Lundquist, who has not conceded in the council race, said that “if in fact John Lee is Staffer B, he participated in the cover-up by backdating his ‘reimbursement’ check.”

“And if that is the case, he should resign,” Lundquist said.

Hundreds of people have signed Mathews’ online petition calling on Lee to step down if he is ultimately declared as the winner of the council seat. Among them is Porter Ranch resident Amy Hood-Rettberg, a Lundquist supporter who called it unfair that the federal indictment was unsealed days after the election.

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“I have a hard time imagining that he didn’t know something was going on,” Hood-Rettberg said of Lee, citing the fact that he was on the Vegas trip. “We need an overhaul of our City Council. Corruption is rampant. I want someone there who would do something about that.”

Phyllis Winger, a former City Hall planning deputy who worked with Lee in the past, said she still supports him and would have voted for him even if the allegations had emerged sooner. She complained that “no one seems to want to hold back and wait for facts and truth to come out.”

“He’s totally competent and able to continue in the position he has deservedly won,” Winger said Tuesday. “I see no reason for John to step down. ... These are just accusations.”

Lee did not answer questions about what expenses, if any, were left outstanding from the Las Vegas trip. He did not report any gifts on a government form that details his economic interests during that period.

Under Los Angeles rules, council aides are generally supposed to report gifts from people doing business in the city, although a gift does not count as a gift if the giver is promptly reimbursed.

Englander announced he was giving up his City Council seat in October 2018, roughly a year after the FBI first reached out to him for an interview. He left City Hall at the end of December, triggering a special election that Lee ultimately won last August. Lee then went up for a rematch with Lundquist this year.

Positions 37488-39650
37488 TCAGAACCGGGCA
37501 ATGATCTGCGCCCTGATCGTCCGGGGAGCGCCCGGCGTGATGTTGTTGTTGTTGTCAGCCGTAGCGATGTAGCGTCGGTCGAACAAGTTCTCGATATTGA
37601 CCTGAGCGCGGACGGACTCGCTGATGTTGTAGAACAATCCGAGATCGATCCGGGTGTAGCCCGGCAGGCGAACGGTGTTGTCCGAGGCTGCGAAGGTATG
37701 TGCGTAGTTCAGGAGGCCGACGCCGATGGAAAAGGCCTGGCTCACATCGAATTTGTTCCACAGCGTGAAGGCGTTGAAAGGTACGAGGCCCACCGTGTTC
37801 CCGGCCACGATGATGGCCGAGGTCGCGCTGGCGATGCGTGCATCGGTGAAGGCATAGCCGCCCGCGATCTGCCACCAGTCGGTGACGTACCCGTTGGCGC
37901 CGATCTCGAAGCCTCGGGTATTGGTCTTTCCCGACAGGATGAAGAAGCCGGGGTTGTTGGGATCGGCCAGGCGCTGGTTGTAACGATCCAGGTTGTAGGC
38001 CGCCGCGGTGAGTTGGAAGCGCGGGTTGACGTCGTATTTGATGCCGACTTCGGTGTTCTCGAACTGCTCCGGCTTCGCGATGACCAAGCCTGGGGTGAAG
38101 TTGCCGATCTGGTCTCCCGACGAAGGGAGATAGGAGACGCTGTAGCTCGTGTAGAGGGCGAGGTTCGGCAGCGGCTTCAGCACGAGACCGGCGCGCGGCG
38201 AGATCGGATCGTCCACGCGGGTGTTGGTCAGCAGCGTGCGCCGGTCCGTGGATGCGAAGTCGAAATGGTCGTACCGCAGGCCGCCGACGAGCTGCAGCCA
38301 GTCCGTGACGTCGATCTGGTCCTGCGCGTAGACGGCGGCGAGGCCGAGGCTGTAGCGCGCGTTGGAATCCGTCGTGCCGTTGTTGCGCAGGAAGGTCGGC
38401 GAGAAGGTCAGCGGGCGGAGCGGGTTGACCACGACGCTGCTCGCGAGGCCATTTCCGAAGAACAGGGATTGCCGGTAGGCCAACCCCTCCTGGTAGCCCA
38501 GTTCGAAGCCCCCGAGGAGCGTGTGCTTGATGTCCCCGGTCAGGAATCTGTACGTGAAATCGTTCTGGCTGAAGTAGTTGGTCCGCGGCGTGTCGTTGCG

The U.S. Department of Justice has cautioned prosecutors to “never select the timing of investigative steps or criminal charges for the purpose of affecting any election” and encourages them to seek guidance from the department if they have a question about the timing of charges near an election.

Former federal prosecutor Richard Drooyan, who now works in private practice, called it a longstanding “general policy” of the department.

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“Most people feel that the criminal justice system should not influence the outcome of an election,” Drooyan said. “If that individual did something wrong, they will be charged and convicted afterwards and then removed from office.”

Democratic political consultant Brian VanRiper said the FBI appeared to have done the right thing in holding off. But he argued that Lee shouldn’t have run for office knowing about the federal investigation into his former boss.

“If this had come out a week ago, I think Loraine would be on top right now,” VanRiper said.

But Kathay Feng, executive director of watchdog group California Common Cause, said it’s not yet clear to her whether the information contained in the indictment would have been enough to swing the election against Lee. As of the last tally Tuesday, Lee was more than 1,700 votes ahead of his opponent, putting him at nearly 52% of the vote.

And while Englander has been accused of accepting envelopes of cash and the services of an escort, the indictment does not say that Lee or any other city official also received those things, she said.

“Prostitutes make a difference in an election. Cold cash makes a difference,” Feng said. “Sad to say, I don’t know if voters get riled up” about potential violations of gift laws, she said.